Making sense of Rams' running back situation

EARTH CITY, Mo. -- Less than a week ago, St. Louis Rams offensive coordinator Brian Schottenheimer seemed to finally shed some light on what the Rams' "plan" for deploying their running backs really is.

Schottenheimer said the team would divvy up carries between running backs Zac Stacy, Benjamin Cunningham, Tre Mason and Trey Watts, with carries for receiver Tavon Austin sprinkled in. From there, the Rams would go with the hot hand late in the game.

It didn't make much sense at the time considering it's hard for any back to remain the "hot hand" if he doesn't get to keep carrying the ball. But it didn't matter a few days later when the Rams played the Seattle Seahawks.

In the span of a couple of hours, the Rams introduced Stacy as the starting running back, then Cunningham actually started the game before Mason ended up getting 18 carries, by far the most amongst the backs and the second most by a Ram this season. All of that while Stacy played one snap and got no carries.

Apparently, it didn't take long to decide that Mason had the hot hand.

“We’re going to play all three backs," coach Jeff Fisher said Sunday. "I have great respect for all three of them, and Trey Watts for that matter. They are very unselfish, they root each other on. Tre got a hot hand and it was just kind of a different thing. We felt that we may have a chance to crease their defense at times with him."

To Mason's credit, that feeling proved to be mostly true as he ran for 85 yards on his 18 carries and scored his first NFL touchdown. Combined with the small sample size he received in his first game the week before against San Francisco, Mason has clearly been the Rams' most explosive option in his limited opportunities.

In those two games, Mason has 23 carries for 125 yards, an average of 5.4 yards per carry. Were it not for his late fumble that the Rams apparently recovered (at least in the eyes of the officials), Mason's work in his first two appearances would make him the overwhelming favorite to continue as the predominate ball-carrier going forward.

But even with that miscue on his resume, the evidence certainly points in the direction of a changing of the guard at the position. Stacy has dealt with calf and ankle injuries in recent weeks, and when he's played hasn't looked like the productive back he was a year ago. He's averaging 3.93 yards per carry on 61 attempts and his longest rush went for 16 yards. Cunningham hasn't fared much better, averaging 3.78 yards per attempt on 36 carries, but he's at least scored a touchdown in three consecutive games.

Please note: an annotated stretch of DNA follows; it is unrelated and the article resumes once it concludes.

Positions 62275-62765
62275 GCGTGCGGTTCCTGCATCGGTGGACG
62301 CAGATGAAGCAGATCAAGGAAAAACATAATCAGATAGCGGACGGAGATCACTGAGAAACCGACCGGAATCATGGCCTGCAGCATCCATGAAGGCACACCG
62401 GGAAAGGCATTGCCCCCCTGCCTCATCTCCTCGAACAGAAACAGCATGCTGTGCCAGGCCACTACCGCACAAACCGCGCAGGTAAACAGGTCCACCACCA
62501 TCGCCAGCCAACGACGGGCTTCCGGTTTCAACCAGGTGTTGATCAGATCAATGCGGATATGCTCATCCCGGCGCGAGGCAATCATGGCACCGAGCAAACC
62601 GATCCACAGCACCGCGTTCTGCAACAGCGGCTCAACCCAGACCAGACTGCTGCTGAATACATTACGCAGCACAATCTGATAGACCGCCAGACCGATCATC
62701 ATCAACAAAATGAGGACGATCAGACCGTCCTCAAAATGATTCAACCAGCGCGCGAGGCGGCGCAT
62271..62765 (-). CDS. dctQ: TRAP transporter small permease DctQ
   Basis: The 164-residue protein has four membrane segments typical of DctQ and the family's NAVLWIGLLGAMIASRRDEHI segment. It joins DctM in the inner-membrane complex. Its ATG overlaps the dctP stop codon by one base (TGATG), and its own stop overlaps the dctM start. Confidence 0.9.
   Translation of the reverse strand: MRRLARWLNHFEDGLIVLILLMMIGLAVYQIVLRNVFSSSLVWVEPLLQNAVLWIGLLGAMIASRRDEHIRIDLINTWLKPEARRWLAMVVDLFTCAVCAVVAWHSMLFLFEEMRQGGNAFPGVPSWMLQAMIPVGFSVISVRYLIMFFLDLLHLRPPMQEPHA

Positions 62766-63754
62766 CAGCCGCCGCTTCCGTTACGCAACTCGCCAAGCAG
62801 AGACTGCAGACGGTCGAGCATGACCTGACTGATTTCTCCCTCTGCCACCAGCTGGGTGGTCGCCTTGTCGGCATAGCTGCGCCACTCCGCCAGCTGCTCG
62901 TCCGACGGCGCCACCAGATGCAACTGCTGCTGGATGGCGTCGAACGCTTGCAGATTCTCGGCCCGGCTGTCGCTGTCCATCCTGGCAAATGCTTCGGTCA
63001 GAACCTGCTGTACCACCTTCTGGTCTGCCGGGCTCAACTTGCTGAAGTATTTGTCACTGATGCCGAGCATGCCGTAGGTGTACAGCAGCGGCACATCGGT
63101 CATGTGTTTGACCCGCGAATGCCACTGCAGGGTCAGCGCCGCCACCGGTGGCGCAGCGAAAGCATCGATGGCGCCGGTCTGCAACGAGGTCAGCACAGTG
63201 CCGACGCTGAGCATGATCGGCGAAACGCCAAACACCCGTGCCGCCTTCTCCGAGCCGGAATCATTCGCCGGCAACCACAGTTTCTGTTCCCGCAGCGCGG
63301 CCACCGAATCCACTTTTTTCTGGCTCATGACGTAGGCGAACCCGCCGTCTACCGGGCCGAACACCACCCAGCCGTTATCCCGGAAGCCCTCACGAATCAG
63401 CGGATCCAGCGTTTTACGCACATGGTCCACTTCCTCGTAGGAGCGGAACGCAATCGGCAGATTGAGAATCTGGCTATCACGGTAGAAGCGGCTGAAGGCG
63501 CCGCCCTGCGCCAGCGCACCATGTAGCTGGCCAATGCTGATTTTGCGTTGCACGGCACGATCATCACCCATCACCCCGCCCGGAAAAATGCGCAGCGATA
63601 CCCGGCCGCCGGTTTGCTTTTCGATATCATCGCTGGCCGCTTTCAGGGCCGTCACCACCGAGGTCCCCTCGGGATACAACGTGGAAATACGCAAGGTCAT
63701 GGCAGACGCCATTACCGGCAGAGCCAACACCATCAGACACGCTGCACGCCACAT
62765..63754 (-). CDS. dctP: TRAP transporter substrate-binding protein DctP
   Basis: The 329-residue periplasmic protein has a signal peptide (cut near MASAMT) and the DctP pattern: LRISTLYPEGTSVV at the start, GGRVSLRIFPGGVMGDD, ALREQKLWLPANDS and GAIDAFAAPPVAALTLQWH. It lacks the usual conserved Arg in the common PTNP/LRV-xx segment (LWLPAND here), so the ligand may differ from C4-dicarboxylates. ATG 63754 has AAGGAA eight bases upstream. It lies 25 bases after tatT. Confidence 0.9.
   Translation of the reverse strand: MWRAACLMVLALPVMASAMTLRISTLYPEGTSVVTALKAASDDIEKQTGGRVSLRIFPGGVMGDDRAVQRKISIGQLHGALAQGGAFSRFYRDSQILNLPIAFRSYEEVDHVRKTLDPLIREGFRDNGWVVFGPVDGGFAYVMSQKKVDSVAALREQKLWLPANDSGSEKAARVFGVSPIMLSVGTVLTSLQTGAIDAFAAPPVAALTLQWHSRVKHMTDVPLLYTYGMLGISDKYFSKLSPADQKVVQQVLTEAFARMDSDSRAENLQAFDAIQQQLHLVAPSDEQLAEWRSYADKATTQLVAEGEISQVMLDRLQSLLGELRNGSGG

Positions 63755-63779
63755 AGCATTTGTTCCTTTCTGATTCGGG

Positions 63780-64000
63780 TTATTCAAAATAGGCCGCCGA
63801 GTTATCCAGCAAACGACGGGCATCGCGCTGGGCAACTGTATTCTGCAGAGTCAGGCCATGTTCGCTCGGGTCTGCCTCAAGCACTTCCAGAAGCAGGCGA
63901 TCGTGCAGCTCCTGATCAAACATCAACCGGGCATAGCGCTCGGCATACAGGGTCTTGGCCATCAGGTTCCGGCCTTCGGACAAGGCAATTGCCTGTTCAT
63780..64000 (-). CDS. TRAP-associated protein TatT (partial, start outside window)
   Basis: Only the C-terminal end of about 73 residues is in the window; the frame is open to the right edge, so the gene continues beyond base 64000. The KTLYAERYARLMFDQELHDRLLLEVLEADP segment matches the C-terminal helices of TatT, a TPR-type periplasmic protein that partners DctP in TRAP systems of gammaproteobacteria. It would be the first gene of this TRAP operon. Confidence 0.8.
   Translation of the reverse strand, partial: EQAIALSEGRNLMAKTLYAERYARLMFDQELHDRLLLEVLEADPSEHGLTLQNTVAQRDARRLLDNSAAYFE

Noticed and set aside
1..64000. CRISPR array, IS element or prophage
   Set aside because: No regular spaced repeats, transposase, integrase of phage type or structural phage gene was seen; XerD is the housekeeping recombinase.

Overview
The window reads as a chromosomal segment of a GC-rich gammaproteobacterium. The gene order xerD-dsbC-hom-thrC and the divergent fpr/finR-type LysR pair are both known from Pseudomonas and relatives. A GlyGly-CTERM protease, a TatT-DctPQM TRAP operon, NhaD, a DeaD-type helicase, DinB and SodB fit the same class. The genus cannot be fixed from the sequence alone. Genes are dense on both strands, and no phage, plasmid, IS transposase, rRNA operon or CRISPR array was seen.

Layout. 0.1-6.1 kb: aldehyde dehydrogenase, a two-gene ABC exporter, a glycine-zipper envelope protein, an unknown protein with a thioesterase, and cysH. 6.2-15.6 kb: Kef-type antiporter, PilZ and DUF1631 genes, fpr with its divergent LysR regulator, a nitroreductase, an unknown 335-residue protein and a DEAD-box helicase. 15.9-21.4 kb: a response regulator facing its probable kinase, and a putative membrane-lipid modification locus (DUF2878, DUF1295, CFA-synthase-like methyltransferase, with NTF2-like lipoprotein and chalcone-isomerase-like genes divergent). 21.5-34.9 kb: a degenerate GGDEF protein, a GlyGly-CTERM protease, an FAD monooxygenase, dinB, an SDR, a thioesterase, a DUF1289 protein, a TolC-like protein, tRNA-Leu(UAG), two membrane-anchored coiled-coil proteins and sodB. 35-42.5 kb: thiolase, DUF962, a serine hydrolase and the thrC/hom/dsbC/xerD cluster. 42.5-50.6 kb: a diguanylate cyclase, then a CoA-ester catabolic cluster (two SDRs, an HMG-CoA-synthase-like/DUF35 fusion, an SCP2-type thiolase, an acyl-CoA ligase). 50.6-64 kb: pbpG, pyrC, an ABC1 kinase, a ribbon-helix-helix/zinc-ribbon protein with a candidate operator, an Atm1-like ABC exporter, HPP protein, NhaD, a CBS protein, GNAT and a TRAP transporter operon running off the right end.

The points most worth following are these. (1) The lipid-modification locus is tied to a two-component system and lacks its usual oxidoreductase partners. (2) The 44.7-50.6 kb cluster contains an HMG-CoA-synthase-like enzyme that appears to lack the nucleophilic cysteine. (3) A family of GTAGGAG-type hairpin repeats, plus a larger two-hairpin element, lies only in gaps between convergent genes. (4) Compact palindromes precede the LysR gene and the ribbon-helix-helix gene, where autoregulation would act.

Watts and Austin have flashed some potential, but neither is equipped to handle the role on a more permanent basis.

Which brings us to Mason. It was game 5 a year ago when Stacy took the reins at running back. Perhaps game 6 will become that same turning point this season for another change as the third-round draft choice stakes his claim to further responsibility.

"I was always told to take full advantage of the opportunities you get because there may not be many," Mason said. "That’s just kind of a message that I grew up on. There may not be many opportunities but when you get those few, make the most of them because it can change into a lot."

How much it has changed things remains to be seen. When asked about the division of carries again Monday, Fisher offered a similar refrain.

“It’ll be a week-to-week thing," Fisher said. "Zac could get 25 carries this week. We had some things in early this week. It was working so we decided to stay with ‘Mase.' It’s nothing that Zac has done or hasn’t done. He’s been a little banged up the last couple of weeks, but obviously he’s an outstanding runner as well. We clearly have significant depth there at the position.”

While the Rams might have multiple options, if the Rams insist on sticking with the hot hand at running back it's hard to believe that it will be anyone but Mason who gets his temperature taken first.